• Teaching typically good/outstanding or a school-based judgement on the quality of teaching.

When discussing typicality of a teacher’s performance with a reviewee, the reviewer should consider evidence from formal observations as well as book checks, learning walks and further evidence provided by the reviewee.

Once a decision to recommend pay progression or not has been made by the reviewer, it is then quality-assured by the head. Governors, having been assured that the pay and appraisal policies have been rigorously applied, must support the original recommendation. It is not their job to question or reverse individual decisions.

This is really challenging for governors, particularly in times of reducing budgets. To be clear, any decision on pay progression must be taken in isolation from budgetary constraints. If a teacher meets the pay progression criteria then the school is duty-bound to pay the teacher appropriately.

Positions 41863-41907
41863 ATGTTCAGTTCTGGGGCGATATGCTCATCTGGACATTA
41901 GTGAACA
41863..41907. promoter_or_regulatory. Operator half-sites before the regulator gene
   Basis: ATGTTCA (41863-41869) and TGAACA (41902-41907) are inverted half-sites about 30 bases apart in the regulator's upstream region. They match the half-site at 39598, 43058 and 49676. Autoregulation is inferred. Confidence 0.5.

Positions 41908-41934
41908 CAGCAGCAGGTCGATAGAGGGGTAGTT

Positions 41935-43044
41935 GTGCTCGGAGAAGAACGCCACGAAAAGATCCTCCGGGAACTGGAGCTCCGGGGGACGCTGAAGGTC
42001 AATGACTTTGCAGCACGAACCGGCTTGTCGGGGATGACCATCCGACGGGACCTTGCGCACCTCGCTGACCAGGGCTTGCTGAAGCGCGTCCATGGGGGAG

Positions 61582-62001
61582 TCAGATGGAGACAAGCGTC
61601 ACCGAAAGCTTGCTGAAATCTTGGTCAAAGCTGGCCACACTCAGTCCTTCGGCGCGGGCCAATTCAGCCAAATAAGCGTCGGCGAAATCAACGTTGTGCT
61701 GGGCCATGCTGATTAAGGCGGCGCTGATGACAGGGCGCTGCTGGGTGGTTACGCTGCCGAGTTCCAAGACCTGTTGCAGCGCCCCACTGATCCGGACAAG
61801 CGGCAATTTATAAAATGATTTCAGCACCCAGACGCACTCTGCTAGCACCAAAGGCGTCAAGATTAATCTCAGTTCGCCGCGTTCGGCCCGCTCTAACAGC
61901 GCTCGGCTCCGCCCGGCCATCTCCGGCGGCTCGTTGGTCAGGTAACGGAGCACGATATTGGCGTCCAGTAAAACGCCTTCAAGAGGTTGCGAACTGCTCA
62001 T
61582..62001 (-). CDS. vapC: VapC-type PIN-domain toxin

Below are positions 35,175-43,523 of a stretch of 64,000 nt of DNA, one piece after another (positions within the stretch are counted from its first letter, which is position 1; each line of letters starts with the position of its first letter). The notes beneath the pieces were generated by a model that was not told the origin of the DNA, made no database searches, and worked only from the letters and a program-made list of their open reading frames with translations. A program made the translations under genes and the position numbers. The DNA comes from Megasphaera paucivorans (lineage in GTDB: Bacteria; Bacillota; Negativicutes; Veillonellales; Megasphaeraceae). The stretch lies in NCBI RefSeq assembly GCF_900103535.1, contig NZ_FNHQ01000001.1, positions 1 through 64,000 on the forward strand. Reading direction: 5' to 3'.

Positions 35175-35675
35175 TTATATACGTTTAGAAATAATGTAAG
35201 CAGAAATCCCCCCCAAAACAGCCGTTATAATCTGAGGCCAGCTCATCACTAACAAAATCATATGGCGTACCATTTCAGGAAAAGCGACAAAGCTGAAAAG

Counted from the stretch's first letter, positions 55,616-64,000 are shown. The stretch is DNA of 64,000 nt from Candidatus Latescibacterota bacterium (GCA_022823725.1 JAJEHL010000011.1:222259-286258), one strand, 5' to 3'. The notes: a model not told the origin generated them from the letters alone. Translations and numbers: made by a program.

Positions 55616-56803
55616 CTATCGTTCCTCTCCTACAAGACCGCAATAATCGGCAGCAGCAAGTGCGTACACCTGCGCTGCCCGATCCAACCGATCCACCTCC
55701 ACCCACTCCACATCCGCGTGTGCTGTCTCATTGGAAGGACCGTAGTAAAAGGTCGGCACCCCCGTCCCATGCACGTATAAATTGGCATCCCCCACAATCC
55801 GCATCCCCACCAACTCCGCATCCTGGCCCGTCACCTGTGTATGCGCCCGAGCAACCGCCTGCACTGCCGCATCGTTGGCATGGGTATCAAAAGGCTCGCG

A teacher can appeal any decision on pay progression to a panel of governors solely on the basis of the application of the school’s pay and appraisal policies. Governors should not engage in a re-run of individual PDRs. Working with governors, school leaders, teams of teachers and reviewers around the country I have pulled together the following tips for school leaders:

  • Ensure the school’s pay and appraisal policies are aligned with a clear definition of what teachers have to do to progress through the pay range (pay progression criteria).
  • Create a shortened version of both pay and appraisal policies (running to one page including the pay progression criteria) so that staff, especially the reviewers, have a clear understanding of what they have to do when reviewing.